HUNTSVILLE, Ala.(WHNT)-County commissioners and other local officials across Alabama are pushing for a bill that would change the rules on voter registration rolls and where they are posted.
State Rep. Howard Sanderford (R-Huntsville) is sponsoring HB71, which would end a decades-old practice of county governments having to publish their voter registration lists in local newspapers. Instead, they would be able to publish those rolls on their own county websites for free, potentially saving thousands of taxpayer dollars.
Proponents say the current requirement is outdated due to the explosion of the internet and subsequent decline of newspapers, many of which have seen shrinking revenues and subscriber bases.
“Mainly it’s just money that we’re spending that’s probably just not necessary anymore,” said Madison County Commissioner Phil Riddick, who supports the legislation. “It seems just frivolous to print something in the paper that probably most people don’t even look at anyway. It [newspaper requirement] was done in a time where it wasn’t so easy necessarily to find out information. Today you go on the internet and find out just about anything…fewer people now are taking the paper, so to print the voter list is going to even fewer people now than it used to go to.”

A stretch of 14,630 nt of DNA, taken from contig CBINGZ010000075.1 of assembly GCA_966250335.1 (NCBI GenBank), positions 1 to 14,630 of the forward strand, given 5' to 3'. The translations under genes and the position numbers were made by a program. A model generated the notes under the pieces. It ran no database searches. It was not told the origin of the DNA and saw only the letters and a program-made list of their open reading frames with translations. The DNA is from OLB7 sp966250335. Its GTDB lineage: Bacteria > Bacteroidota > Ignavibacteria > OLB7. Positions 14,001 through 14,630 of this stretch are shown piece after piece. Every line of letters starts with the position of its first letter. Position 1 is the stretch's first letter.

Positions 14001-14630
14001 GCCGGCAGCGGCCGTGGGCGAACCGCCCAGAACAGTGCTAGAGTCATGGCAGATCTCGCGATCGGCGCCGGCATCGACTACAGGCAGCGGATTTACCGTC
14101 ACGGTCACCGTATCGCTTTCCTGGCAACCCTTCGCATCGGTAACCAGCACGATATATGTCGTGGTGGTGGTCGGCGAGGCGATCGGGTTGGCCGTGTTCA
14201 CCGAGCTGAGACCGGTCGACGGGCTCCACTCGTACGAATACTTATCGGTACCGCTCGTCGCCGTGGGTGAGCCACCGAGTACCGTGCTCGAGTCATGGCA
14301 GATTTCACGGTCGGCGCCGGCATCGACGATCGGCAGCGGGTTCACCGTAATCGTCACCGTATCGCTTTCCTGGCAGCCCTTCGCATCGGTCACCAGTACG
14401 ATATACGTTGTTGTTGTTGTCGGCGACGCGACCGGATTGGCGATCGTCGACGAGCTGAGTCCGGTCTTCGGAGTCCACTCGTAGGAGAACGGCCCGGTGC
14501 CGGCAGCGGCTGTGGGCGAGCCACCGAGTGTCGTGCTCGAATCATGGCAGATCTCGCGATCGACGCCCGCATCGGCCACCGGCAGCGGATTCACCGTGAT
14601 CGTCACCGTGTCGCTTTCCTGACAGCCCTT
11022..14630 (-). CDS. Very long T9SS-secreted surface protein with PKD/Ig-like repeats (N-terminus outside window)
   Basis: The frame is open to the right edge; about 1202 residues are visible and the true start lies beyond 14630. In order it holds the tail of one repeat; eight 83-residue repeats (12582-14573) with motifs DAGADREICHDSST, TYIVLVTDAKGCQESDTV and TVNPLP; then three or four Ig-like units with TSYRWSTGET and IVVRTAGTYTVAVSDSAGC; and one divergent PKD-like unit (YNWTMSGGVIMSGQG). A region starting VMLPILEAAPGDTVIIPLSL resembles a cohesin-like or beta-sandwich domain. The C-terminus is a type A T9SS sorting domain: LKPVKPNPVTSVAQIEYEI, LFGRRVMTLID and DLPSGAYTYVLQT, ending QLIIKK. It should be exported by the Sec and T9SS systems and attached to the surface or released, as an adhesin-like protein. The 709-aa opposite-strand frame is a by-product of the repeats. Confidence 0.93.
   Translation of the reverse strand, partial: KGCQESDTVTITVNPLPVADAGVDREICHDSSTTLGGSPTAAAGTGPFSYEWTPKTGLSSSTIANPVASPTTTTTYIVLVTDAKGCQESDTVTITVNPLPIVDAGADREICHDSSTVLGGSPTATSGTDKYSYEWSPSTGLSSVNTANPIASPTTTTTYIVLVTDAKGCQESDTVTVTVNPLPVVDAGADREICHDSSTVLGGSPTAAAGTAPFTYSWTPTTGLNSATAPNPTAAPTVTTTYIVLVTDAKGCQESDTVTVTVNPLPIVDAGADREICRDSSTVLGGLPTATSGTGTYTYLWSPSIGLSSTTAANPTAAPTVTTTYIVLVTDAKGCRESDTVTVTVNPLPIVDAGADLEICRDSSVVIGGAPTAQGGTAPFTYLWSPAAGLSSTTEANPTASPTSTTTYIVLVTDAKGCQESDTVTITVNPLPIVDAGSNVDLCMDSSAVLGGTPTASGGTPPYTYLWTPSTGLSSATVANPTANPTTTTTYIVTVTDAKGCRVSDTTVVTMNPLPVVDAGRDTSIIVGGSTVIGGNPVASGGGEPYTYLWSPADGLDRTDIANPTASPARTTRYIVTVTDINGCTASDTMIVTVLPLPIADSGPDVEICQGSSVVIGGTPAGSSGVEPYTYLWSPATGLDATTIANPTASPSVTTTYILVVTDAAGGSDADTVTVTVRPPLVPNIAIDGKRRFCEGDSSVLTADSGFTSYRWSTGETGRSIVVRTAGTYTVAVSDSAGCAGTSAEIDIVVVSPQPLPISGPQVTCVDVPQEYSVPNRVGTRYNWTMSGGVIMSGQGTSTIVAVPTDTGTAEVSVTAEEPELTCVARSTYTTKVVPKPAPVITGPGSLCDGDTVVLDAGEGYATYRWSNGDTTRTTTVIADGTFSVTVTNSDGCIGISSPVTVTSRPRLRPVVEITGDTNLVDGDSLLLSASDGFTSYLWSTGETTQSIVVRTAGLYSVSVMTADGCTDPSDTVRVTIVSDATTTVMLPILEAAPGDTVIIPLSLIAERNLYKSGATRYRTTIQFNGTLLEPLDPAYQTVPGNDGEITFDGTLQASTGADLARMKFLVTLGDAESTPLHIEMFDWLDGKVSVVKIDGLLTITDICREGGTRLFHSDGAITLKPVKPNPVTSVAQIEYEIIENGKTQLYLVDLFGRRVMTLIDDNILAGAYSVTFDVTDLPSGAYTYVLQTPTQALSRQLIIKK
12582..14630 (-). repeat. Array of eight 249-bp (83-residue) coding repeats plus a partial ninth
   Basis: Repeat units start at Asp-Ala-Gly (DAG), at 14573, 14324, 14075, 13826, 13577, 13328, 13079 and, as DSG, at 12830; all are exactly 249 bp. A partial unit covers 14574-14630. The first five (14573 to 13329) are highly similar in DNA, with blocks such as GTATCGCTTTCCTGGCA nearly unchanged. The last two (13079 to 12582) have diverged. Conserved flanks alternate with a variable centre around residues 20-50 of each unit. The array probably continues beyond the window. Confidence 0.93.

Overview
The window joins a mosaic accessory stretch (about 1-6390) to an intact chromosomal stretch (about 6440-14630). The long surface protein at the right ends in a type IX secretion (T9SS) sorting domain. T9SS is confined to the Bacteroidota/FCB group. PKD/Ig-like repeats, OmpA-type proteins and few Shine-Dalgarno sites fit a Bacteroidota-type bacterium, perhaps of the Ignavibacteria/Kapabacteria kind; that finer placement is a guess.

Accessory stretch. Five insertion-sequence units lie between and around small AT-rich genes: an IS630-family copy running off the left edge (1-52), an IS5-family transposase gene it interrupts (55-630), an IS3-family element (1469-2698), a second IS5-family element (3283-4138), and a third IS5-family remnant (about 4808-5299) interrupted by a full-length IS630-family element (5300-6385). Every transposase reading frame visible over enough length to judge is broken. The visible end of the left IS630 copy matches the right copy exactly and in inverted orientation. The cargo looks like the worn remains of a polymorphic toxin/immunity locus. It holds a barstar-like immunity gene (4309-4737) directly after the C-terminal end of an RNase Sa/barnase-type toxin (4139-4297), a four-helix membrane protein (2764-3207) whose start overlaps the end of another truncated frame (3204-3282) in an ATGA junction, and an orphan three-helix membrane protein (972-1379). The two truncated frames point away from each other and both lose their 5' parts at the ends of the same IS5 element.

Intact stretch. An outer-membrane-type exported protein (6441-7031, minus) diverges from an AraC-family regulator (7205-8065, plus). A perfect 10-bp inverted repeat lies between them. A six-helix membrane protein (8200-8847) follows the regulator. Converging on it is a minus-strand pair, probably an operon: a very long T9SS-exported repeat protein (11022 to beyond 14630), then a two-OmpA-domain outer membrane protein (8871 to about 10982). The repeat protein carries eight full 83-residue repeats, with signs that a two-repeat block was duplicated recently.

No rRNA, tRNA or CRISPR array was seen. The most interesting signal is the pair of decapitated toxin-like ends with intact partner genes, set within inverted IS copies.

Riddick said Madison County spent well over $50,000 on the required newspaper notice during the last election cycle. He told us those taxpayer dollars would have been better spent on road improvements or other needed areas. Rep. Sanderford said the statewide tally for all county governments in the last election cycle was over $1 million. The legislation would still require county officials to post a half-page newspaper ad directing readers to where they can find their county’s voter registration list.
WHNT News 19 did reach out to a variety of local newspapers, including The Huntsville Times-AL.com, Athens News Courier, and Decatur Daily. Officials at all of those papers declined to comment on the pending bill.
The Alabama Press Association said it has yet to take a position on the bill, but it has opposed similar legislation in the past.